I know now this trip was well-worth the expense because I was reminded of a very valuable lesson: we need to see the value in all we do – even if it’s just waiting forever for a friend to arrive – there is value in the waiting, we have to be open and free of that negative mental talk to see that value.

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The Convenience of Living in Eagle Butte, SD


In a rural rez town, convenience is just as important as it is for people living in large cities.

I have reached the end of my second year here in Eagle Butte, SD. We have lived in the country, in a single-wide trailer since we moved here. It has been nice, for the most part, living out of town. I love the rolling hills, the quiet, the space to run with no cars to bother me and only the occasional grazing cow or basking snake to avoid.

However, living 7 miles out of town poses its problems. Gas and tire hazards are at the top of the list, followed by frozen pipes, high winter propane bills, a huge lawn to mow, and inconvenience for a work- and play-aholic family of three. The convenience of living in town will have to replace the peace of living further out.

I have been looking for a rental opportunity in town for a year now, and finally we have the chance to move into a farm house in town that is over 100 years old and in desperate need of a face-lift. Because we’ll be renting, I don’t know how much I will spend on cosmetics, but at this point, I don’t care how bad she looks. We will have more space and will spend less money on gas and tires. My daughters will be able to go home when they are done with their activities, and I will be able to go home, make a quick meal, and get back to work if I need to.

When I think of convenience in this town, it’s a little more basic than it is in the larger city. In Indianapolis or Mesa, convenience included Walmart; several gas station/convenience stores; the movie theater; the mall; Target; multiple bank locations; multiple restaurants including Burger King, McDonald’s, Taco Bell, Subway, DQ, Denny’s, China Buffet, Pizza Hut, KFC, and O’Charley’s; health clinics and the hospital and all of the less expensive strip mall stores like Deb’s, Dots, PayLess or Big Lots to name only a few.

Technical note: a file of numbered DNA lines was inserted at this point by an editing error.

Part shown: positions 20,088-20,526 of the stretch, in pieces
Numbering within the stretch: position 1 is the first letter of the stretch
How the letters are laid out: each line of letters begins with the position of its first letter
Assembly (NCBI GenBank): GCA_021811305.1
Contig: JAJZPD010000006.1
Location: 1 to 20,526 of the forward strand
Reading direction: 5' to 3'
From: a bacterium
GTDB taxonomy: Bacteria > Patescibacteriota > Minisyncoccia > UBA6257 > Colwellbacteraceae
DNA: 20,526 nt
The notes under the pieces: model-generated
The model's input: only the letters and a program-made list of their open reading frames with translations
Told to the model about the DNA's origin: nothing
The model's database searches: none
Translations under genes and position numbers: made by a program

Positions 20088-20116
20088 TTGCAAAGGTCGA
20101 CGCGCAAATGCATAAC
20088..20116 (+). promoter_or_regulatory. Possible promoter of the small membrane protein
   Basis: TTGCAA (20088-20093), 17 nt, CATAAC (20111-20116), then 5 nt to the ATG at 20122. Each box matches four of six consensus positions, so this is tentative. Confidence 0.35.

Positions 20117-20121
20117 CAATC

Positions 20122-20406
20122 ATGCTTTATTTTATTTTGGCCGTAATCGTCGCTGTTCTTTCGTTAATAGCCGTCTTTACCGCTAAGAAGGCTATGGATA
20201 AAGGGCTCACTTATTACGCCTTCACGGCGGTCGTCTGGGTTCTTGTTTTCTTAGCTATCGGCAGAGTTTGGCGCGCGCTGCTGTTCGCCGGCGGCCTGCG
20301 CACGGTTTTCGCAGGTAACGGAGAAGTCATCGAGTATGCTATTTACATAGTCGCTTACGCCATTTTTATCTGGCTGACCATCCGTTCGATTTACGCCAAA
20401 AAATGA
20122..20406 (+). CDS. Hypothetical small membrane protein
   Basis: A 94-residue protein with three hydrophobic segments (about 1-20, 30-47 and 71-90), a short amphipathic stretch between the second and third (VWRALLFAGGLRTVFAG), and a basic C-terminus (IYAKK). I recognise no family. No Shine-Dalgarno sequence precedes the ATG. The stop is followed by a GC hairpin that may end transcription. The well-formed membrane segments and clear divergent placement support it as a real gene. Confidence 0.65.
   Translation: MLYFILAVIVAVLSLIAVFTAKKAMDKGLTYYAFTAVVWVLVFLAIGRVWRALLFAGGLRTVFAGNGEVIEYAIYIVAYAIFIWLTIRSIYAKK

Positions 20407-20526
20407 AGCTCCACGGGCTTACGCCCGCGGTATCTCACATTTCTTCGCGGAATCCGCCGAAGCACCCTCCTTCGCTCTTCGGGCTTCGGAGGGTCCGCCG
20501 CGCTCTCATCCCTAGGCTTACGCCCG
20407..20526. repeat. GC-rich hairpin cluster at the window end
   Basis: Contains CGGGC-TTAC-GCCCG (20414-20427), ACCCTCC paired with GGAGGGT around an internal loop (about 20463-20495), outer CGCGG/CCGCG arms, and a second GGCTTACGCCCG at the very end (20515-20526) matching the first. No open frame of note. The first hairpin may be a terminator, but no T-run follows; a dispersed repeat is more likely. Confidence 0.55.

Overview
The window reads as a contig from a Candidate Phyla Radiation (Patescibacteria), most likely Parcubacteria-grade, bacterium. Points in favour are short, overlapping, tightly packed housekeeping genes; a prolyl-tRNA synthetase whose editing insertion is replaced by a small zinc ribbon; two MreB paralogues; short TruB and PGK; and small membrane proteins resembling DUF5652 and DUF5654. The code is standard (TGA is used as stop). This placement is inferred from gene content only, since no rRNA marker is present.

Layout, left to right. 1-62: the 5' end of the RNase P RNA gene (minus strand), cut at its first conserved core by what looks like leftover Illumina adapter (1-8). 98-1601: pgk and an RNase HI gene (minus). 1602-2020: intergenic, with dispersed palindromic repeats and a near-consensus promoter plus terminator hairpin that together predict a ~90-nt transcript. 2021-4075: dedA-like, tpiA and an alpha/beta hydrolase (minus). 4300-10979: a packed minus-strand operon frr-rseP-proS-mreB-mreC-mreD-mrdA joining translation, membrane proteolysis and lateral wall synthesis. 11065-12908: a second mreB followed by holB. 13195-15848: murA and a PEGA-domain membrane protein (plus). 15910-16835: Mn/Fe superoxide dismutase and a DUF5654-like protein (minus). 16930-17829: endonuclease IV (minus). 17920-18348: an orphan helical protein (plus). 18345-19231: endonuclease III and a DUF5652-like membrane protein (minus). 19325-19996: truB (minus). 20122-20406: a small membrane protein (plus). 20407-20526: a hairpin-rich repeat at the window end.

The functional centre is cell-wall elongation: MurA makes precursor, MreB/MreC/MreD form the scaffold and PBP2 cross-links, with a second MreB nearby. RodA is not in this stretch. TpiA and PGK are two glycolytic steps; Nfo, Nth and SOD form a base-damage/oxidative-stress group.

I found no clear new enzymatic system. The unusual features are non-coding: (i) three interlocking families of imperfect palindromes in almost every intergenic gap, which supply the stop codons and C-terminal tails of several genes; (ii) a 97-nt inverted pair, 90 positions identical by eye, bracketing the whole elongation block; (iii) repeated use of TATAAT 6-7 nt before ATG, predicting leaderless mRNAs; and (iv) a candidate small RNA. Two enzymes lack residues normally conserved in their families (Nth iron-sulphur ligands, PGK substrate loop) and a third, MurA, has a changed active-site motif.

In Eagle Butte, convenience is limited to the Lakota Thrifty Mart grocery store/pizza place/fast food mexican, fried chicken, oriental place/bakery; Family Dollar; the bank; two gas/convenient stores; Taco Johns; Subway; DQ; the Outlaw Ranch Cafe; Hank’s Hardware; one drug store and The Plains for expensive basic sports and cowgirl-wear. In all honesty, a Walmart and a movie theater would make things a lot easier and entertaining here, but for the most part, what I need can be found in town, although maybe more expensive than if I drove to Pierre (1 hour and 45 min away) or Rapid City (2 and half hours away). The fact that “everything” will be close when we move into town beats out the fact that there is not a lot of everything to choose from.

I suppose it’s all a matter of perspective. Living out here has been easy to adjust to because all I need and a little of what I want is in town. With the money I save on gas and tires, the convenience of living in town will make our lives a little easier, and I should have more money left to head into Rapid or Pierre for my monthly or bi-monthly Walmart sprees and a movie. Living in the middle of “nowhere” really does help you appreciate the simpler things in life.

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An Invisible History

Save for the stone, the spirits are unknown. On the Cheyenne River Reservation, there are several locations, each marked by a commemorative stone. Remains and artifacts long stored in glass containers and dark basements at museums have been reclaimed by the tribe and repatriated at these sites. These items, from arrowheads to human skulls, are buried and a special ceremony is conducted so that the spirits attached to the artifacts are able to return to their home and people.

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21st Century Skills: A Different Way of Teaching?

21st Century Learning Initiative